When I had finished, he waited as if expecting more, and then, with an
air of disappointment:
"You have not looked very carefully; why," he continued, more earnestly,
"you haven't seen one of the most conspicuous features of the animal, which
is as plainly before your eyes as the fish itself. Look again; look
again!" and he left me to my misery.
I was piqued; I was mortified. Still more of that wretched fish?
But now I set myself to the task with a will, and discovered one new thing
after another, until I saw how just the professor's criticism had been.
The afternoon passed quickly, and then, towards its close, the professor
"Do you see it yet?"
"No," I replied, "I am certain I do not, but I see how little I saw
"That is next best," said he earnestly, "but I won't hear you now; put
away your fish and go home; perhaps you will be ready with a better answer
in the morning. I will examine you before you look at the fish."
This was disconcerting. Not only must I think of my fish all night,
studying, without the object before me, what this unknown but most visible
feature might be, but also, without reviewing my new discoveries, I must
give an exact account of them the next day. I had a bad memory. .
The cordial greeting from the professor the next morning was reassuring.
Here was a man who seemed to be quite as anxious as I that I should see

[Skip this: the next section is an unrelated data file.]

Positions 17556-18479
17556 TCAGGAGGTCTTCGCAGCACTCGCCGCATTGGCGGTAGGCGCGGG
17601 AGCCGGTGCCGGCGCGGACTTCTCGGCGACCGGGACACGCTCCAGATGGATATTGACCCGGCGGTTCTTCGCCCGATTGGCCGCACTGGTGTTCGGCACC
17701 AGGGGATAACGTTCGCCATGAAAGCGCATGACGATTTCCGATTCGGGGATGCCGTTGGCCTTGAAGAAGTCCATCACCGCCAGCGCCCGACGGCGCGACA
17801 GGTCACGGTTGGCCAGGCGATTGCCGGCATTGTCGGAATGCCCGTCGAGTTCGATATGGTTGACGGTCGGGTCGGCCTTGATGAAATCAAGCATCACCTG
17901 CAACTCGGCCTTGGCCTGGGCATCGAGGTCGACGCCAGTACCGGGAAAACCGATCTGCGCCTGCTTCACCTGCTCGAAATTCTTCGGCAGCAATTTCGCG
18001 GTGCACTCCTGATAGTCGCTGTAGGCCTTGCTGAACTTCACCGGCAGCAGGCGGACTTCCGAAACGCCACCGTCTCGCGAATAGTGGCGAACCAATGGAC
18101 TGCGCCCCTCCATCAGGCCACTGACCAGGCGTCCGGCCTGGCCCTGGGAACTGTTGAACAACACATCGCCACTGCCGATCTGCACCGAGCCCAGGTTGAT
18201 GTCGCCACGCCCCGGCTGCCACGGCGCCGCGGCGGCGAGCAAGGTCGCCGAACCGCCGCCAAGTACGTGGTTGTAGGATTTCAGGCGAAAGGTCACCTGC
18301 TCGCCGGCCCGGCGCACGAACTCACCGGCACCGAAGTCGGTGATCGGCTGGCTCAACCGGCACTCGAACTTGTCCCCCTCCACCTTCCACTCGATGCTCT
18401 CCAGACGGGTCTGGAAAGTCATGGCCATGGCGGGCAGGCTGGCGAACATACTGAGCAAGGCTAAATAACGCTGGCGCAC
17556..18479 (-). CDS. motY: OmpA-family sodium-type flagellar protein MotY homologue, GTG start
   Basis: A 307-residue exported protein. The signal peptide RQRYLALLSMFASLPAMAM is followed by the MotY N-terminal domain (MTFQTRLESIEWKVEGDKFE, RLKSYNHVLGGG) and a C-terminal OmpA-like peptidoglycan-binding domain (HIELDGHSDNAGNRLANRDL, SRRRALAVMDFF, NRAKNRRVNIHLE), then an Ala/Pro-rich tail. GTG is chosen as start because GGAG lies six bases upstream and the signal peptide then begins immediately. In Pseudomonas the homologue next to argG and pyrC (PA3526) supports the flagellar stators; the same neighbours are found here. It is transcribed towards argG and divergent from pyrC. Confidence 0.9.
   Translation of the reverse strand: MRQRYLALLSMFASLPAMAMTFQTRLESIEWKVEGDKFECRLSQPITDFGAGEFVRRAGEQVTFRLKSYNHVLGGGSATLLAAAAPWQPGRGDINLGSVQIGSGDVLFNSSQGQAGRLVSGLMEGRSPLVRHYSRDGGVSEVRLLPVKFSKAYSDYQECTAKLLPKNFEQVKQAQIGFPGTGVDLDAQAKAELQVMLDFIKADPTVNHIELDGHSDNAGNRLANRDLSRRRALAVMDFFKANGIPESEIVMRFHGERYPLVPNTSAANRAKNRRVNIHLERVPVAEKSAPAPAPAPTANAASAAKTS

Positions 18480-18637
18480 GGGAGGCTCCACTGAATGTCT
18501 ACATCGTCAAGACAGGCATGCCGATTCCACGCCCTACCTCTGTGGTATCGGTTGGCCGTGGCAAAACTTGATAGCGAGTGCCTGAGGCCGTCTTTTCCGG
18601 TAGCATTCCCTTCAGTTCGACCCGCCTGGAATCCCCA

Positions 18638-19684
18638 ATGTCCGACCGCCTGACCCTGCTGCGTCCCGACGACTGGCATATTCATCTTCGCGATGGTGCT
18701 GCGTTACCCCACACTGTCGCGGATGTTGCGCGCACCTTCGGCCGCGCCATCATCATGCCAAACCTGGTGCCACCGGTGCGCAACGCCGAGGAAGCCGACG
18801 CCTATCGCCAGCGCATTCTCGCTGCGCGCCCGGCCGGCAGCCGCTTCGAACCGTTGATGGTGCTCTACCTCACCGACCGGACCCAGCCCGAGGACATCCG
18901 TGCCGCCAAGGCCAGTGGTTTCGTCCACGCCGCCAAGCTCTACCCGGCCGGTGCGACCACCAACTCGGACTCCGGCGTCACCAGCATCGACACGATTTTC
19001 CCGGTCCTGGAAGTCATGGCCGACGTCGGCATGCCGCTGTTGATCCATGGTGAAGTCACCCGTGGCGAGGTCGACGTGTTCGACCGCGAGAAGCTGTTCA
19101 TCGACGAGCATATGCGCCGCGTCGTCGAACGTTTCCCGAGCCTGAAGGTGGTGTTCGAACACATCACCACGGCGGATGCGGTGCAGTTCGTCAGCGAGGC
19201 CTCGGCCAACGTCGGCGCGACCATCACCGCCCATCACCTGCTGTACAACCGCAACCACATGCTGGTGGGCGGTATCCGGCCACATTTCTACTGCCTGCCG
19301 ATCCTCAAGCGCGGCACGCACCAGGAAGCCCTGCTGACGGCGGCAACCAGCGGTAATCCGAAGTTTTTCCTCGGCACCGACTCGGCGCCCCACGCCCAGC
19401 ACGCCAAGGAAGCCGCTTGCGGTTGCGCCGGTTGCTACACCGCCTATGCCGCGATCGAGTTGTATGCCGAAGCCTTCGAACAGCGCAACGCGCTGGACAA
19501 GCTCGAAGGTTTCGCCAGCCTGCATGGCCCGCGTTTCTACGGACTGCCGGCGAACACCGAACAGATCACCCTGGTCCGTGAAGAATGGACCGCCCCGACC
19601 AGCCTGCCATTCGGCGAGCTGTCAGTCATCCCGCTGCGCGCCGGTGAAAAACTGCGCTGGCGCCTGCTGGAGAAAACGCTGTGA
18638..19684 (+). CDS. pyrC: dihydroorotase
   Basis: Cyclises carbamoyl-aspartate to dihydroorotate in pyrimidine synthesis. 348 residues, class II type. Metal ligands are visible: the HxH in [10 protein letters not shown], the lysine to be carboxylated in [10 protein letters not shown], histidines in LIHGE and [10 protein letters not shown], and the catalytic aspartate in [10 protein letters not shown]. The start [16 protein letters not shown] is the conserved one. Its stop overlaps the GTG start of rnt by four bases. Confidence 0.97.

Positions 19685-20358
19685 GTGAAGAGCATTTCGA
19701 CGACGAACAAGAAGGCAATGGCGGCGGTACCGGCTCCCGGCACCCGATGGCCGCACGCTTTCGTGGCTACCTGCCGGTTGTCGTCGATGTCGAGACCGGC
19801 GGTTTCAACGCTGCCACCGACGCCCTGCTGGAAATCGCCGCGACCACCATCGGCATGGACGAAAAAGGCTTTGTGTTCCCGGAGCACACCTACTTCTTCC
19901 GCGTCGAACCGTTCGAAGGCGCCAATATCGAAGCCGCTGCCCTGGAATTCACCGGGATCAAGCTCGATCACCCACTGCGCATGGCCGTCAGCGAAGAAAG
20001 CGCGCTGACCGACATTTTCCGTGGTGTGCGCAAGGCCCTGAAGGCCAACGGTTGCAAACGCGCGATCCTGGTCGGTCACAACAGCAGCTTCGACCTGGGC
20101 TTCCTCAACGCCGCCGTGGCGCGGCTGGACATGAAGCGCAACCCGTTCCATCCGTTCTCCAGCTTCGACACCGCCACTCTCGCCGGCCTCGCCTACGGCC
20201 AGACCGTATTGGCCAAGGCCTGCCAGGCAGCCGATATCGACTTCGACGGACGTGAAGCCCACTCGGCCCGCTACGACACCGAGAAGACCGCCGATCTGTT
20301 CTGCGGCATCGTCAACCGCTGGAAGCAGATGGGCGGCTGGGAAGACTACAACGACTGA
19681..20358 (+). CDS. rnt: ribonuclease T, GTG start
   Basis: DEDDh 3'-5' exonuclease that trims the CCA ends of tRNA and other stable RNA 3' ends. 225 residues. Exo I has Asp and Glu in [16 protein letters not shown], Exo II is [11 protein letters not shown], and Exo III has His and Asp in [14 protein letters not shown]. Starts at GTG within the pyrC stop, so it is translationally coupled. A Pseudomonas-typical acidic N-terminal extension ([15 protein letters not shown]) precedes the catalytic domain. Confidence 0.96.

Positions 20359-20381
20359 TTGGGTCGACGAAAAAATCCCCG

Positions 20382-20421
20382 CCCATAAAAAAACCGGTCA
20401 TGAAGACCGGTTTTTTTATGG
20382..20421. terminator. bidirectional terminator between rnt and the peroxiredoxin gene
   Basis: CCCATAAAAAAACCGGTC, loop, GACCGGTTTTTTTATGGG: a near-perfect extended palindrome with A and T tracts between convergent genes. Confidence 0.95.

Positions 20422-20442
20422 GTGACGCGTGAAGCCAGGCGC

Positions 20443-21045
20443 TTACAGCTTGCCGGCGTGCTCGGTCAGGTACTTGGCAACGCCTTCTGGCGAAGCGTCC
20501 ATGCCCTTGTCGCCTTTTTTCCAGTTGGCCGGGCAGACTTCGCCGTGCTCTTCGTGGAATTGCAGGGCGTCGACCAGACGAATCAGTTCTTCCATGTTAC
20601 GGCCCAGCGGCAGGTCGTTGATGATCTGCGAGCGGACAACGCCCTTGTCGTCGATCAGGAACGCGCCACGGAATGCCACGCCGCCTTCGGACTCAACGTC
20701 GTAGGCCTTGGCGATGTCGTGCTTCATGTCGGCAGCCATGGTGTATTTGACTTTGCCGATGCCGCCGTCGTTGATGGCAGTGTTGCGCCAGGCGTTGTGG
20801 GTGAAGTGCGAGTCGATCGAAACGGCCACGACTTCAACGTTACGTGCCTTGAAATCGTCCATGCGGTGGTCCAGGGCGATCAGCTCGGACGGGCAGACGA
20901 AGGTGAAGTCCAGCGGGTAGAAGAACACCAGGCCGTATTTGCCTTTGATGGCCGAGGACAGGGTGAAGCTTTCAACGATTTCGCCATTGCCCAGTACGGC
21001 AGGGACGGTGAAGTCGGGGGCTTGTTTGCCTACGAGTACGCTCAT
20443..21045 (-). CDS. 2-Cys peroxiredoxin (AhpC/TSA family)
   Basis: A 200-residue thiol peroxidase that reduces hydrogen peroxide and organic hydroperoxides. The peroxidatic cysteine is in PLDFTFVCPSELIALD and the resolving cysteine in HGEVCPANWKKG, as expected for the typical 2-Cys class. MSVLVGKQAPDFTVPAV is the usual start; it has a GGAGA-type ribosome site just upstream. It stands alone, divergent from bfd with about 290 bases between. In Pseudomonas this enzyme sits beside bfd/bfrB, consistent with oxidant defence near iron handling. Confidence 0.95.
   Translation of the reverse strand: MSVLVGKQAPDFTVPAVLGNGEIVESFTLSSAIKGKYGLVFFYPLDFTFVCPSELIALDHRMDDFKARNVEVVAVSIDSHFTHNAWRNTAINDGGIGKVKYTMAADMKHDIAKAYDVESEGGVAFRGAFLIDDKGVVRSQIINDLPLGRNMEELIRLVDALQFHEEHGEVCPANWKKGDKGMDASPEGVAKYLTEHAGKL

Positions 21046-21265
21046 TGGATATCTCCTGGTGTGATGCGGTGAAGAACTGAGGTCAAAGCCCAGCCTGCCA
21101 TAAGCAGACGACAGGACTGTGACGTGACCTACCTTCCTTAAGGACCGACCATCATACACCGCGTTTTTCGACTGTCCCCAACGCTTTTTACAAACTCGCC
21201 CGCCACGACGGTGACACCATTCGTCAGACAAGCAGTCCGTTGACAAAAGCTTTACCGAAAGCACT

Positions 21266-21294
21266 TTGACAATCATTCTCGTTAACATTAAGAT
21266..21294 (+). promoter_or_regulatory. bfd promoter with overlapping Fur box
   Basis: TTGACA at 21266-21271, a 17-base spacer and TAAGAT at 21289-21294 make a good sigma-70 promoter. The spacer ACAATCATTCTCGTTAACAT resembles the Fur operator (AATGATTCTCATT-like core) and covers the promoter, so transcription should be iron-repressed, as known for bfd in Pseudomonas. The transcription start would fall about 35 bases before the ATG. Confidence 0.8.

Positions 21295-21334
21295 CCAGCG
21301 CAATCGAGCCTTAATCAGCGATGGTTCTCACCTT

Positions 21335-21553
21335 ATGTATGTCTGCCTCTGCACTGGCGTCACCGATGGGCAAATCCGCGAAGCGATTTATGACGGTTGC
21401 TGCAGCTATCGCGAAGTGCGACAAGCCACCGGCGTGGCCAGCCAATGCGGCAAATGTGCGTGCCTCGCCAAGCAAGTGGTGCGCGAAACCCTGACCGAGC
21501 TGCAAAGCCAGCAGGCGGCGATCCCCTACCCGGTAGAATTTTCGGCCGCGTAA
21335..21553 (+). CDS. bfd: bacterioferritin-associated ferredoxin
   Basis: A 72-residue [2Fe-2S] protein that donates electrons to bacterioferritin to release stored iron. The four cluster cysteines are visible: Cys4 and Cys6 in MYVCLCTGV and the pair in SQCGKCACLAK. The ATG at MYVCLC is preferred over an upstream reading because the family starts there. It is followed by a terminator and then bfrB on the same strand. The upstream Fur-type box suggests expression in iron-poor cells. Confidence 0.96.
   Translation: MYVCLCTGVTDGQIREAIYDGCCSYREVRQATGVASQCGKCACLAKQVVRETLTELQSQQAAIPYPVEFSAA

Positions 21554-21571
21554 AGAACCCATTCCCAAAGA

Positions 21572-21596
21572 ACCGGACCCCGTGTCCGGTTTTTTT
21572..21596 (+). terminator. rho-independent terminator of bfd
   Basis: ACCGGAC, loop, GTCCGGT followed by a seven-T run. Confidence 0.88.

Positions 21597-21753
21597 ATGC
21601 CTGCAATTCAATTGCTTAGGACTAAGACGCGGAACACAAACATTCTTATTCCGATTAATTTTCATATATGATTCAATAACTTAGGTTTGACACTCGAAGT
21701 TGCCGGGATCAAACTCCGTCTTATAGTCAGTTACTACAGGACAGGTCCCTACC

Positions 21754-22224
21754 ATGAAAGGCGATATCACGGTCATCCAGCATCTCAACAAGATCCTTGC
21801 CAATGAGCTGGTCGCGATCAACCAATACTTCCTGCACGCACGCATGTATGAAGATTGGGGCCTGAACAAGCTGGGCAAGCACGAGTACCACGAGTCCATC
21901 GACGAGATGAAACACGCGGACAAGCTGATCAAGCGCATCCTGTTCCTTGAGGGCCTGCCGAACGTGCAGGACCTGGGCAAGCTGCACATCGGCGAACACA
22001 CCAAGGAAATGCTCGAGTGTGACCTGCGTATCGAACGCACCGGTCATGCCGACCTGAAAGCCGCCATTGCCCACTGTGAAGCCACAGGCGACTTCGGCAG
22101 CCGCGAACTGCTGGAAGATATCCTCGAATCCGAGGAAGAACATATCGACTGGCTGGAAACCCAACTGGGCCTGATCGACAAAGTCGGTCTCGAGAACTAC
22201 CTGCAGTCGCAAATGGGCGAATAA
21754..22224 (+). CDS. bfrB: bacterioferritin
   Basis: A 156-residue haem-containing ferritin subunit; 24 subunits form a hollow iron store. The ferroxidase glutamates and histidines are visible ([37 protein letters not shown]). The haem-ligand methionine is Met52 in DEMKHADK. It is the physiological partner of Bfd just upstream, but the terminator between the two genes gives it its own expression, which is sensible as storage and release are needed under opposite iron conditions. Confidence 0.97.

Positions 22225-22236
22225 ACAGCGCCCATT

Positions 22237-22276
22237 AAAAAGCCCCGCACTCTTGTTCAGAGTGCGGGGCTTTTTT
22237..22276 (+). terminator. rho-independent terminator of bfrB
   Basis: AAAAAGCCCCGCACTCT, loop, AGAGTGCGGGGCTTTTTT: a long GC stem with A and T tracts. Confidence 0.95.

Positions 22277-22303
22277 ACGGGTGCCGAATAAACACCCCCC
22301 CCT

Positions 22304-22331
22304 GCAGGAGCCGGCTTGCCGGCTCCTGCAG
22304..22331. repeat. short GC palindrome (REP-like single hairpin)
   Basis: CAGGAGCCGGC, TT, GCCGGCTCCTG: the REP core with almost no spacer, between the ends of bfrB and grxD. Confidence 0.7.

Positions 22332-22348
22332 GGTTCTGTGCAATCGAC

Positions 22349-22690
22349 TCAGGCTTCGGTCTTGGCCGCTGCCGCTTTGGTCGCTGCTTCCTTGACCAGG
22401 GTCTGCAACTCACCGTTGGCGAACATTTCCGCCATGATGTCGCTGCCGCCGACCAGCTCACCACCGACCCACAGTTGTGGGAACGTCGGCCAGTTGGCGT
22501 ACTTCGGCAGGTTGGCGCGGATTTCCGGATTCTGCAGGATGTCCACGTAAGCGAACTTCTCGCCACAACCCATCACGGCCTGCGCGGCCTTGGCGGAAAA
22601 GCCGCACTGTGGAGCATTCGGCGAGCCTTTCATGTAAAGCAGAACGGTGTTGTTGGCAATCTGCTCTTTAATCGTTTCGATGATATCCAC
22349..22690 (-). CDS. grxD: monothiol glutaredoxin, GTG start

for myself what he saw.
"Do you perhaps mean," I asked, "that the fish has symmetrical sides
with paired organs?"
His thoroughly, "Of course, of course!" repaid the wakeful hours of
the previous night. After he had discoursed most happily and enthusiastically
- as he always did - upon the importance of this point, I ventured to ask
what I should do next.
"Oh, look at your fish!" he said, and left me again to my own devices.
In a little more than an hour he returned and heard my new catalogue.
"That is good, that is good!" he repeated, "but that is not all; go
on." And so, for three long days, he placed that fish before my eyes,
forbidding me to look at anything else, or to use any artificial aid.
"Look, look, look," was his repeated injunction.
This was the best . . . lesson I ever had - a lesson whose influence
has extended to the details of every subsequent study; a legacy the professor
has left to me, as he left it to many others, of inestimable value, which
we could not buy, with which we cannot part. . . .
The fourth day a second fish of the same group was placed beside the
first, and I was bidden to point out the resemblances and differences between
the two; another and another followed, until the entire family lay before
me, and a whole legion of jars covered the table and surrounding shelves;
the odor had become a pleasant perfume. . . .
The whole group of Haemulons was thus brought into view; and whether
engaged upon the dissection of the internal organs, preparation and examination
of the bony framework, or the descriptions of the various parts, Agassiz'
training in the method of observing facts and their orderly arrangement,
was ever accompanied by the urgent exhortation not to be content with them.
"Facts are stupid things," he would say, "until brought into connection
with some general law."
At the end of eight months, it was almost with reluctance that I left
these friends and turned to insects; but what I gained by this outside
experience has been of greater value than years of later investigation
in my favorite groups.
(Appendix American Poems, probably Boston: Houghton, Osgood and Co. 1880. From Independent
Bible Study by Irving L. Jensen, 1963, Moody Press, Moody Bible Institute
of Chicago. Used by permission.)
Direct Bible Discovery copyright © by Ronald W. Leigh. All rights reserved.